Yesterday, a New York Times article pointed out that everybody is suing everybody over the collapse of the subprime mortgages and the financial instruments built upon them. They ask, in that case, who's to blame? My suspicion is that an awful lot of the big entities who traded this junk knew what they were getting into, and they could all have used an extra dose of decency. But this stuff is way beyond me. I won't offer you any financial analysis; I'll just tell you a little story that my father liked. I'm afraid it's ... germane.
A man calls another man and says, "I've got a shipment of sardines to sell you. Ten cents a tin."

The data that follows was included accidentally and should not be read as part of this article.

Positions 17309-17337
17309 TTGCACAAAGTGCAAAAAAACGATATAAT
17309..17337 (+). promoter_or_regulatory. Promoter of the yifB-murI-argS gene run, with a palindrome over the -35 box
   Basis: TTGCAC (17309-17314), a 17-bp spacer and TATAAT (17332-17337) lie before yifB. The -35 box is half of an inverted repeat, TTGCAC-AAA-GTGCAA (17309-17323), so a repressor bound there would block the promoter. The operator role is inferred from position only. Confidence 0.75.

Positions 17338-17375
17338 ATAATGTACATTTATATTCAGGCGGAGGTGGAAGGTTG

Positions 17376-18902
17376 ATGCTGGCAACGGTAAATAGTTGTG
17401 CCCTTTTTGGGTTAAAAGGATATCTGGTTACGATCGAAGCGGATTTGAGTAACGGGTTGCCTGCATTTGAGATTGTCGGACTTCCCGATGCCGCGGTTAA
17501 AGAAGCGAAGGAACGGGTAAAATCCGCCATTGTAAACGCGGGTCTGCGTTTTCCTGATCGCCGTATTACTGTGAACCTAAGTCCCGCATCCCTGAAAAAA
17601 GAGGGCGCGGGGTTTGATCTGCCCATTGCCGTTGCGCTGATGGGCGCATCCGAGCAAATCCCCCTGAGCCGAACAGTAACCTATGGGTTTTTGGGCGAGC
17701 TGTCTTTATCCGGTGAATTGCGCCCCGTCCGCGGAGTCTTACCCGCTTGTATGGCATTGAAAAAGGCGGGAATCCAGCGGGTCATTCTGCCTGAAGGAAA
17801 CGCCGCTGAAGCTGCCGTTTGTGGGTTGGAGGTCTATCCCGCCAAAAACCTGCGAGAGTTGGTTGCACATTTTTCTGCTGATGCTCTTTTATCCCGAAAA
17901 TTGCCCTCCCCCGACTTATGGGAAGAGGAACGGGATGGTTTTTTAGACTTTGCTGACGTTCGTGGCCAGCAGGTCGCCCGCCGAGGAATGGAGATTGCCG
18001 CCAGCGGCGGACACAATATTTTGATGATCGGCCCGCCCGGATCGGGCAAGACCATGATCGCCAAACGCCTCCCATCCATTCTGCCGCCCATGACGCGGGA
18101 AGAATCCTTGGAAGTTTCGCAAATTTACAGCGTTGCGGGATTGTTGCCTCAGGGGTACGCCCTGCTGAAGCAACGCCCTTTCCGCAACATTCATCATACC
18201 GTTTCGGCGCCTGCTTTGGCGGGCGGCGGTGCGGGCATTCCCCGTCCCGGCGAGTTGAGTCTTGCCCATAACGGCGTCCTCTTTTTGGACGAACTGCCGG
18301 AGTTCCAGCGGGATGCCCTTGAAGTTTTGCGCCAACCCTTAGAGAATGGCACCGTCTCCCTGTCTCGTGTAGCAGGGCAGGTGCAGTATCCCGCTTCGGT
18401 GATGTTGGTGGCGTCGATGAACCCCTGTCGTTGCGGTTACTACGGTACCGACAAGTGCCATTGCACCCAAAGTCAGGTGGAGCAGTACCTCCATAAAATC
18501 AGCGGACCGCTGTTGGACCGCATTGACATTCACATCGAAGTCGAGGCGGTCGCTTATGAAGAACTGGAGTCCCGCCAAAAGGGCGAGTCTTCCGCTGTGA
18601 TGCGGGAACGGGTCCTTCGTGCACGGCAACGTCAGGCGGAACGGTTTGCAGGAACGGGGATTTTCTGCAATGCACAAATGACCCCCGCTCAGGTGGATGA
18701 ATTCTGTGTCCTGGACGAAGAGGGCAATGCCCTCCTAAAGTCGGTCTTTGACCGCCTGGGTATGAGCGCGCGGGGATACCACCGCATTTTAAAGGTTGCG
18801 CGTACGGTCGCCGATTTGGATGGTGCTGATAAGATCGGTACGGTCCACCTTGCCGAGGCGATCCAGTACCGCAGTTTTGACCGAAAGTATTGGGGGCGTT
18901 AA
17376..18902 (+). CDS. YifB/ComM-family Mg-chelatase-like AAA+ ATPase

"Sounds okay," says the other. "I'll buy it."
Shortly afterwards, that fellow calls a friend. "I've got a shipment of sardines to sell you. Eleven cents a tin."
"Sounds good," says his friend. "I'll buy it."
Later, that fellow makes a call ... and right here, we'll make a long story short.
A few days later, the original fellow gets to wondering what happened to his trade. He calls his friend, calls that friend's friend, and so on, until he gets to the guy who bought the shipment for eighteen cents a tin.
"And who did you sell it to?" he asks.
"I'm not selling it. The wife and I LIKE sardines. We're going to eat them. When do they ship?"
"When do they ship? What do you mean? These sardines are only for buying and selling!"
Anyody want to live in a sardine tin?